WASHINGTON — Before the Senate’s Watergate hearings, public television was still mostly known as a venue for educational programing. Big Bird, not big news.
But Gerald Slater, an executive at the fledgling Public Broadcasting Service and one of its four founding employees, took responsibility for offering up the 1974 hearings in prime time, shifting the system’s image. In two decades as an executive at PBS and then Washington’s WETA, Mr. Slater played a key role in the development of public television, expanding its coverage of public affairs and the arts.
‘‘Gerry was a bona fide pioneer in a system that started as a kind of experiment,’’ said Sam Holt, another of that first group of PBS staffers.
Mr. Slater, 86, died at Sibley Hospital on April 24 of COVID-19s. His case was complicated by multiple myeloma, a cancer of the bone marrow.
Mr. Slater left WETA in 1989 and ran his own consulting business. Halcy Bohen, his wife since 1987, said Mr. Slater was a central figure in a large family that included his two children, three stepdaughters and nine grandchildren. In later years, Bohen said, he enjoyed taking the grandchildren on trips around the world — China, Ghana, Italy, England.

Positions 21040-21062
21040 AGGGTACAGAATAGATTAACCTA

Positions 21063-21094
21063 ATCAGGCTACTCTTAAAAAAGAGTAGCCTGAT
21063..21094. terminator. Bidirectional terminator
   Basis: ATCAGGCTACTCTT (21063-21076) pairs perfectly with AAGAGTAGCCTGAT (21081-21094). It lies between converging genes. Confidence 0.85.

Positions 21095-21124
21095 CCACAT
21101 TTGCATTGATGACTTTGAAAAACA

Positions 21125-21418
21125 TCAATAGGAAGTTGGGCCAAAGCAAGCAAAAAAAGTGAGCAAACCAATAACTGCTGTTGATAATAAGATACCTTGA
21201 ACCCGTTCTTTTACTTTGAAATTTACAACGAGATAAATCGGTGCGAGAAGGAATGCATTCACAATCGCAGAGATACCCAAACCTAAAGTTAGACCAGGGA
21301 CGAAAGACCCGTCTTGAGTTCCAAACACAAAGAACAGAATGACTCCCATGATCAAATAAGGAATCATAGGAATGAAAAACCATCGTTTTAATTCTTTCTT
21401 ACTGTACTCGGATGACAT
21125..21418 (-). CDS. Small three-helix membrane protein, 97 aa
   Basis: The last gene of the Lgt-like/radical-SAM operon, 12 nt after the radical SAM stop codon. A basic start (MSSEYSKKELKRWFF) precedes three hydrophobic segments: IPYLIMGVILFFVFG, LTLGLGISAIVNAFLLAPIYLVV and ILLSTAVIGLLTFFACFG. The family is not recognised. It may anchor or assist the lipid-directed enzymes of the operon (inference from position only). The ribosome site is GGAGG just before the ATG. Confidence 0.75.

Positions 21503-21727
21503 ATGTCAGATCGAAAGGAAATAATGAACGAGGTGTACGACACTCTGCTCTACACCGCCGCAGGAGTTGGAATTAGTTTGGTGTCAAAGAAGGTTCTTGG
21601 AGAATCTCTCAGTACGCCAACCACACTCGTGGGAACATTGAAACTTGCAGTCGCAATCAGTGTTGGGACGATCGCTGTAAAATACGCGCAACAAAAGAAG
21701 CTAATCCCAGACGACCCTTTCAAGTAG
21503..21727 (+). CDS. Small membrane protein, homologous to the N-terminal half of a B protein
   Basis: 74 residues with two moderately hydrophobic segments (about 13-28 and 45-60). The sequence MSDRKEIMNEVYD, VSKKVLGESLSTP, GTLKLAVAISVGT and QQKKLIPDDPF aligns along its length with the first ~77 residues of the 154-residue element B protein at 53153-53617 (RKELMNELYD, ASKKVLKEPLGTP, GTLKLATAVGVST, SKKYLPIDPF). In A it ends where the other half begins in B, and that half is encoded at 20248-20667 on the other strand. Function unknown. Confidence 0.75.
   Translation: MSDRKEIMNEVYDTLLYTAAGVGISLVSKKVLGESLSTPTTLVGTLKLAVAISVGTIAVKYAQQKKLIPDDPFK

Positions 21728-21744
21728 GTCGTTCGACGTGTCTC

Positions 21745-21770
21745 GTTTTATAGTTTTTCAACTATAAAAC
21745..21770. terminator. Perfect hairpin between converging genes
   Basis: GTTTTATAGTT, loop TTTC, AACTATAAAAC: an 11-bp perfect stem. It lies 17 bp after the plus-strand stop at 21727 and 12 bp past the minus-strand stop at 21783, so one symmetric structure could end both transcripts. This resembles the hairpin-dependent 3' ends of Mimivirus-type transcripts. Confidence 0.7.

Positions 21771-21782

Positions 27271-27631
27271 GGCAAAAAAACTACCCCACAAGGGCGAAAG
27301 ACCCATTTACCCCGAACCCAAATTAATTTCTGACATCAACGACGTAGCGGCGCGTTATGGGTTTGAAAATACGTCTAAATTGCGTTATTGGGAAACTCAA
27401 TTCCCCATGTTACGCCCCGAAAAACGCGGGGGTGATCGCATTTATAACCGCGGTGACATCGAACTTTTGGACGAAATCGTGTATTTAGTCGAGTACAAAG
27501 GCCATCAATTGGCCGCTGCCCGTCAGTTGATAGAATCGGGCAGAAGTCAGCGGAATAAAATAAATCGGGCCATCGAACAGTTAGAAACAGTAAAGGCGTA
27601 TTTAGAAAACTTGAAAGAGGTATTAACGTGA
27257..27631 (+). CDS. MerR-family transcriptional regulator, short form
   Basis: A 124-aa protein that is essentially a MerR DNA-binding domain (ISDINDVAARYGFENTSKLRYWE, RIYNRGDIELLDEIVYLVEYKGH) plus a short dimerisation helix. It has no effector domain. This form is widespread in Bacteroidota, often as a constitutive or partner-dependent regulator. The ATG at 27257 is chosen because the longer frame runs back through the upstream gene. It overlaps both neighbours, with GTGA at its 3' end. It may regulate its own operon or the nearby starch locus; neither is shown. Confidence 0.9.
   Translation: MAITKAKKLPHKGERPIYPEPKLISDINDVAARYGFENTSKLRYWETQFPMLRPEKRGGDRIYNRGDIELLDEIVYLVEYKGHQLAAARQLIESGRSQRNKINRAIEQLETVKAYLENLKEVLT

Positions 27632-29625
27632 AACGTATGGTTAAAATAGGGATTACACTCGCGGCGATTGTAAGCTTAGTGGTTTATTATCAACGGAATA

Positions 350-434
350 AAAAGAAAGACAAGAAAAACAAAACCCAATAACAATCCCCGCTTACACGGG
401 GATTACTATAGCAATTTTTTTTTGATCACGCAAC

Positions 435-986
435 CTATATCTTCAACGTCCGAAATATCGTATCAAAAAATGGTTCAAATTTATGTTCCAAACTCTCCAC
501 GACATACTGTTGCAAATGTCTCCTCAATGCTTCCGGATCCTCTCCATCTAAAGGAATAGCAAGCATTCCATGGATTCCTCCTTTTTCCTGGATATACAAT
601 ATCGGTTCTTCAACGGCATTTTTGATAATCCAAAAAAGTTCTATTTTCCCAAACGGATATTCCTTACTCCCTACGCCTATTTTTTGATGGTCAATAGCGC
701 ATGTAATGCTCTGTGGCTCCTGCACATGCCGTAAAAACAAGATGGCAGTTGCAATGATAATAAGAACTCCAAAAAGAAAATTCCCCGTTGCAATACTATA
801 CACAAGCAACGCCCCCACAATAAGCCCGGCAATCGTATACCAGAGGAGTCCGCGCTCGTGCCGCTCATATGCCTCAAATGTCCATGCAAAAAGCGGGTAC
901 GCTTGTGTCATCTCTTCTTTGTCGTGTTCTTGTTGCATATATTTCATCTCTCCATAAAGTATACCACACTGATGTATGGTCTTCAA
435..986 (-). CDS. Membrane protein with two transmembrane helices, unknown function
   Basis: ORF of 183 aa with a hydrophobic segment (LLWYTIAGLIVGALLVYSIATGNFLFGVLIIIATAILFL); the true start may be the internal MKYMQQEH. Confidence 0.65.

‘‘He was absolutely a joy to grandparent with,’’ Bohen said.
But he suffered declining health and in October had moved to a retirement community where he could receive care for dementia. When the virus outbreak began, Bohen, who had also moved to the community, said she and Slater were separated in different parts of the facility. The last time she saw him in person was March 13.
The virus killed him a few days after he fell ill in April. His family gathered via screen to be there for his final moments.
Having grown up in the Bronx and never losing the borough’s distinctive accent, Mr. Slater began in the television business while an undergraduate at New York University, working as an usher for CBS.
Mr. Slater became an acolyte of Fred Friendly, a president of CBS, and part of a group committed to building a public alternative to commercial television.
After the Watergate hearings helped establish public television’s reputation for delivering public-affairs programming, Mr. Slater joined PBS member station WETA in 1975, beginning a long partnership with Ward Chamberlin, the station’s chief executive.
They overhauled what was then a small station, playing off its position in the national capital to tap resources such as those at the Smithsonian Institution.
‘‘We wanted it to be straight and we wanted it to be believable and trustworthy,’’ said Linda Winslow, whom Mr. Slater hired to WETA in 1978. He promoted her to a senior role in public affairs, the kind of job few women held in television at the time.
Sharon Rockefeller, who took over the leadership of WETA after the two departed, credited them with laying a foundation that has positioned the station today as the second-biggest producer of public television content.
‘‘We had no financial base, but it was about location, location, location,’’ said Rockefeller, who was a board member at the station in the early ‘70s.
Mr. Slater could be blunt with people but without alienating them: As one former colleague put it to Bohen, he was a ‘‘sheep in wolf’s clothing.’’